In the famous Factortame test case, the House of Lords considered the effect of the European Communities Act 1972 upon the later Merchant Shipping Act 1988. The court drove a cart and horse through the doctrine of the Legislative Supremacy of the Queen in Parliament. The court simply “disapplied” the later Act, as though Parliament had never even bothered to pass the Merchant Shipping Act in the first place. The entire Merchant Shipping Act became a nullity. It was as good as repealed, by our highest court, which knew that it and the rest of us were subservient to the EU, and which reminded Parliament in no uncertain terms that so was Parliament, and retrospectively to boot.
If the safeguards in today’s euthanasia Directive, drafted with those near the natural ends of their lives in mind, are applied evenly to those at the beginning of their lives, our new Supreme Court will need to deploy considerable sophistry, in order to avoid disapplying the Abortion Act 1967, by applying the same reasoning as prevailed in the House of Lords in Factortame.
The profitability of the killing industry overall won’t be affected, because what will be lost on the roundabouts will likely be gained on the swings, so-to-speak. The British Pregnancy Advisory Service and others have the option of diversifying, to save their businesses from bankruptcy, and perhaps even to cash in on the latest change big time. Fewer customers, but much bigger ones, would be carried through their doors. They could charge the relatives more for each unit of human death service delivered than they have been getting away with charging per capita for the greater number of little ones killed hitherto.
But what about the climate? In which direction will the calorific yield move, of the sum total of the corpses that fuel the crematoria that nowadays heat our hospitals? The yield will certainly increase in the short term, as the new law is tested in the courts. But long-term? It’s hard to say. On the one hand, as abortionists love to remind us (as though this was remotely relevant to the ethics of their industry), many of their victims are really quite small when they meet their untimely ends. But on the other hand, an awful lot of the little ones euthanased have gone up the chimney since the Abortion Act 1967, Roe v Wade, etc. Eight million or so in the UK the last time I checked, and about seven times that number in the USA. I will leave to others the task of calculating the net effect upon anthropogenic climate change of today’s surprising change in the law. Will the change increase or reduce the affect upon the climate wrought by the carbon footprint of humanity’s killing and incineration of its unwanted members?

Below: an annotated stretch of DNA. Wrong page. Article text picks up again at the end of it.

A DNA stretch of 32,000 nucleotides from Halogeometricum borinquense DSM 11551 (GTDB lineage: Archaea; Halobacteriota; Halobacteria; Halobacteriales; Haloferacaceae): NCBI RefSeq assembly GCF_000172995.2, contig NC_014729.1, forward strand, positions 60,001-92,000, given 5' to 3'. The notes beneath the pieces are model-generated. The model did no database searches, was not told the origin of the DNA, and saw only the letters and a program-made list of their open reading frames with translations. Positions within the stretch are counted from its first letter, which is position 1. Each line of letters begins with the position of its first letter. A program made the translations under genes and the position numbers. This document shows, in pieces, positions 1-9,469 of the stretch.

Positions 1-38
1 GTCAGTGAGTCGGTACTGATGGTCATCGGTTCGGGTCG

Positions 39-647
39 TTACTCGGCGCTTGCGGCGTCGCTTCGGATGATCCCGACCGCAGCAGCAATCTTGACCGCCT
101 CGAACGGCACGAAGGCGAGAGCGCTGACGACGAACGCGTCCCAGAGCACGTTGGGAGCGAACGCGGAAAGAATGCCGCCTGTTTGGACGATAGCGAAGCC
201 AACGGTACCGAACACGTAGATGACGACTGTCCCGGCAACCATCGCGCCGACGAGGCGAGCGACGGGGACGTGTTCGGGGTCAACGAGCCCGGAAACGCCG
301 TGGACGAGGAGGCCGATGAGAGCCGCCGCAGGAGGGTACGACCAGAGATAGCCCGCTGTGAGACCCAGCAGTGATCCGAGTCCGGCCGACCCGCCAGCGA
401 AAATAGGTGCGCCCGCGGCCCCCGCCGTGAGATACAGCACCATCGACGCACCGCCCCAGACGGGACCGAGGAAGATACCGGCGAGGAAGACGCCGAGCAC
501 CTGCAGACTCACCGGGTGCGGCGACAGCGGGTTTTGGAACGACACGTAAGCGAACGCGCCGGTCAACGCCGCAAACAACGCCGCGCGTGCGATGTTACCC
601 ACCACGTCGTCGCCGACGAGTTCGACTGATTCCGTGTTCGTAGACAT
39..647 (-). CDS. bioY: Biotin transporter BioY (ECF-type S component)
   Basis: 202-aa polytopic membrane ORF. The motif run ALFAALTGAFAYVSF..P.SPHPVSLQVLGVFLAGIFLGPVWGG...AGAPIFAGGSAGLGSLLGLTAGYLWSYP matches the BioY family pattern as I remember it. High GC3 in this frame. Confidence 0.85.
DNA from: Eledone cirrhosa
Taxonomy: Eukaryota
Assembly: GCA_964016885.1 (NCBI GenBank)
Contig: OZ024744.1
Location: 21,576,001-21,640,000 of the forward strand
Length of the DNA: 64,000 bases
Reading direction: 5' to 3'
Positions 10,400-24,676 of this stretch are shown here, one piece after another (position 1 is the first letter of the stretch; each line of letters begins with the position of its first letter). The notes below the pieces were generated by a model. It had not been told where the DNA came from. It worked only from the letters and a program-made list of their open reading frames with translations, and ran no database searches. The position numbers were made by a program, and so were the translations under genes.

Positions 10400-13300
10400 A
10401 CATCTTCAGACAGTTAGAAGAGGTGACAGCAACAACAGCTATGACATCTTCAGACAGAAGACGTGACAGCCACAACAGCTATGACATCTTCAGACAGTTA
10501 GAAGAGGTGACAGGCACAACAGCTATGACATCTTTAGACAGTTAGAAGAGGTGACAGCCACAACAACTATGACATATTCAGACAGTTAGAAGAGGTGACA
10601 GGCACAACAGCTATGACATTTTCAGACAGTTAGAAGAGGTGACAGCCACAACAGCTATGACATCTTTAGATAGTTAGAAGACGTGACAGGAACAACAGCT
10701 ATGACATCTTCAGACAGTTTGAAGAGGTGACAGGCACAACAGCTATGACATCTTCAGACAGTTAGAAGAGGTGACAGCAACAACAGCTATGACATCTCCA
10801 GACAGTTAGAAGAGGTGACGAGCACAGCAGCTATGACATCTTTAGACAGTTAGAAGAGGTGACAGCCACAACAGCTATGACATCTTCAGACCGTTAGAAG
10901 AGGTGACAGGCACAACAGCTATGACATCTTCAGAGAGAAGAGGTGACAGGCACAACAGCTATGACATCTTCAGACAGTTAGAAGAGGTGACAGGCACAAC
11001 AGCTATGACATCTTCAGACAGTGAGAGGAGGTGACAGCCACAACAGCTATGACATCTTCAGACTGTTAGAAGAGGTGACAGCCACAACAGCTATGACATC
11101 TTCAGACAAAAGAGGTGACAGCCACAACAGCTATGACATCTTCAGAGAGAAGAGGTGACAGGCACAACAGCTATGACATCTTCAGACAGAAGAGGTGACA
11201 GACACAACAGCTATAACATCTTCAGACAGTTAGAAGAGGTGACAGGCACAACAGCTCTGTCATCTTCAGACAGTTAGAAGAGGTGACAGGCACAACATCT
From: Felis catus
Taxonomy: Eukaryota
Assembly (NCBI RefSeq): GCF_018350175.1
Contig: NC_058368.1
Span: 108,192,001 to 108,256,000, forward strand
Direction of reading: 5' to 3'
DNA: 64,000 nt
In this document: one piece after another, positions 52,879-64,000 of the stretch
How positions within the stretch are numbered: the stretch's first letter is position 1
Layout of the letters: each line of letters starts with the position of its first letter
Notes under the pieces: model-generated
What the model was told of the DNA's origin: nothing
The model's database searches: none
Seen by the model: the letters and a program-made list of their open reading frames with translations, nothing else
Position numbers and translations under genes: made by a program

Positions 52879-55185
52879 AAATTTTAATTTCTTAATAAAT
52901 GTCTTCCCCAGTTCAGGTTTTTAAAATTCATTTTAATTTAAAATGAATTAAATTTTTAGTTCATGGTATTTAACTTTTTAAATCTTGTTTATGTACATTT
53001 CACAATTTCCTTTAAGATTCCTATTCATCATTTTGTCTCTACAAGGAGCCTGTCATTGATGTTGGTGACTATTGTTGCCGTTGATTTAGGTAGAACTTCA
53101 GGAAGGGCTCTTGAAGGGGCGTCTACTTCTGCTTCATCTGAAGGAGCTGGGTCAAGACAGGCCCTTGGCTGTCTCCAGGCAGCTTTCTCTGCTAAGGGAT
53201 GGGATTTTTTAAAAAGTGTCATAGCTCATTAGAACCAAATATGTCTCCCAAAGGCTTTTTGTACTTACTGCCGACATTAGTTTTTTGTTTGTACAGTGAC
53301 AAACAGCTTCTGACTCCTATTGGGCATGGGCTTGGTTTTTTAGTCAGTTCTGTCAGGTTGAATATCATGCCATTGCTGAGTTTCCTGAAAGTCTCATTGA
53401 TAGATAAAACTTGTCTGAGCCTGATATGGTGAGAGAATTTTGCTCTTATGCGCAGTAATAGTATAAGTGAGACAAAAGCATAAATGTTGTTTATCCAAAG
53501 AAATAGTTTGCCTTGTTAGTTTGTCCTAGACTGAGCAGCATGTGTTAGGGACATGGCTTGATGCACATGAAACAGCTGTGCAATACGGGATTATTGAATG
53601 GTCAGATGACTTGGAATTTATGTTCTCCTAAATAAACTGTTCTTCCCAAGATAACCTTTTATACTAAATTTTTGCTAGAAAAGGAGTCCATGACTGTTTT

This is a year that is likely to be remembered in British legal history for many generations. If the lawyers are on their toes, today’s EU Directive will enrich their beleaguered professions, lead to a resolution of the pension crisis in about twenty five years time, and in the mean time save many a father from the grief of losing a son or daughter to the widespread euthanasia of the very young, at the whim of his son or daughter’s mother. This change will save more innocent lives amongst the young and small, than the guilty and the innocent lives of the large and aged it destroys put together. Provided, that is, that the benefits of the euthanasia safeguards, drafted for the benefit of the old, and hidden near the end of the EU Resolution, are extended to the young, in the name of Age Equality.